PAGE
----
can be drawn. One such study titled Constraints on the Universe as a Numerical Simulation
concludes that it is possible. A really simple analogy is to think of the pixels on your
screen that make up this video right now. When I move this red dot across the screen,
we perceive it as a smooth sliding action. But we know for a fact that this is an illusion
caused by the limitations of our sight. Nothing is really moving it’s just bits of information
being modified in such a way that, from our perspective, it’s perceived as motion. If
we zoom in and slow down, we notice that the red dot isn’t sliding as much as it snaps
to each individual pixel. And this is essentially what they have observed, that the universe
has a finite resolution, or an underlying lattice as they call it. This could mean that
the universe and reality is not made out of energy or matter but is instead made
out of quantized bits of information that, from our perspective,
is perceived as energy and matter. Another way to imagine a computational universe
is using what’s known as a cellular automaton. A cellular automaton consists of a grid of
cells. In this case, each cell can either be populated or unpopulated. We then need
to specify a set of instructions so that the state of each cell evolves over time based
on the state of neighboring cells. It may sound complicated but it really isn’t. Let’s
start with something simple. For example, we could say that each unpopulated cell will
become populated if a populated neighbor is found to the left. We then populate a single
cell and execute the program. What happens is that for each increment of time a new cell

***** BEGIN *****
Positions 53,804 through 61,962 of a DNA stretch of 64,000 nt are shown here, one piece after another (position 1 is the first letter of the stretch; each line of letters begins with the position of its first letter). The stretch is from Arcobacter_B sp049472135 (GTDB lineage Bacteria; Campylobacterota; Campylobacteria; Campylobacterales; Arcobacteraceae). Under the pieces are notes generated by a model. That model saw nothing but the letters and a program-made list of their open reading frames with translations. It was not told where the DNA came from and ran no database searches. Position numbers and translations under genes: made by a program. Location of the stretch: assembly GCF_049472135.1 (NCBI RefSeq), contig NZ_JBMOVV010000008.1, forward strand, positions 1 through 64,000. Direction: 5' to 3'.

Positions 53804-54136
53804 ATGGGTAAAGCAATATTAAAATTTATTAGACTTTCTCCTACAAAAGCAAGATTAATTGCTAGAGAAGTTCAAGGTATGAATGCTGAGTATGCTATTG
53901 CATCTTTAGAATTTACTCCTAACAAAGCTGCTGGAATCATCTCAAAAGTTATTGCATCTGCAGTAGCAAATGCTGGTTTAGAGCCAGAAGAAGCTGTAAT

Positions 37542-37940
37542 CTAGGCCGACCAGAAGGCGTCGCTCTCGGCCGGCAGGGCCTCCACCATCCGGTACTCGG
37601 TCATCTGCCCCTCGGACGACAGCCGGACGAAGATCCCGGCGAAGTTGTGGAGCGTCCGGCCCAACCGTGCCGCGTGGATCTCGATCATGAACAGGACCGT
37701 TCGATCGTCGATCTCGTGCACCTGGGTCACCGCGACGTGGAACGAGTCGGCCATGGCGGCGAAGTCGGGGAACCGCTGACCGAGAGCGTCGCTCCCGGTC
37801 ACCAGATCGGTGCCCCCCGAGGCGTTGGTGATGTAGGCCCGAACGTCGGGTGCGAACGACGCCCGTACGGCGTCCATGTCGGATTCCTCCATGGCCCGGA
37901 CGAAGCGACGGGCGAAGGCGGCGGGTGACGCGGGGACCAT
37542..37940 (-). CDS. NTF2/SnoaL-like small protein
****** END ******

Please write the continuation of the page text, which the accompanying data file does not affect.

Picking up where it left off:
is populated to the right of every populated cell. So in this case, it just continues to
the right forever. Not very interesting. Let’s make it a bit more complicated
by using the instructions of a popular cellular automata known as
The Game of Life. These are the rules: #1. Each populated cell with either one or
no neighbors becomes unpopulated. #2. Each populated cell with four or more
neighbors also becomes unpopulated. #3. Each populated cell with two or three
neighbors remains populated. #4. Each unpopulated cell with three populated
neighbors becomes populated. We populate as many cells as we’d like and
then press play. The resulting behavior is actually quite remarkable. I mean it’s not
GTA V or anything but still. What’s remarkable is that these four simple instructions can
over time produce incredible complexity. Cells can live, die, or multiply and create a sea
of seemingly chaotic randomness. Some configurations stop immediately while others seem to continue
forever. And there is no guaranteed way of telling if any specific configuration is eventually
going to stop or continue indefinitely. If we zoom out as the model continues to expand,
increasingly complex patterns begins to emerge. But not only patterns. Over time even the
behavior changes. The interactions between individual cells is overshadowed by the behavior
between entire blocks of cells. And this is the idea. That the universe began as something
incredibly simplistic like a grid of cells governed by a few simple instructions. But given enough time
it evolved into something incredibly complex. It’s only natural for us to assume that the
complexity of the universe must be very complicated. The world can often seem very confusing, random,
unpredictable, and even unexplainable. What The Game of Life quite elegantly illustrates is that
complexity can actually be the result of simplicity. If you, and I, and everything around us is
the result of computable information, it stands to reason that that information can be modified
and manipulated to an endless extent. We would be nothing more
than puppets in a theater. Maybe the simulation began seconds ago and
we only think it’s been 13.9 billion years because that information was artificially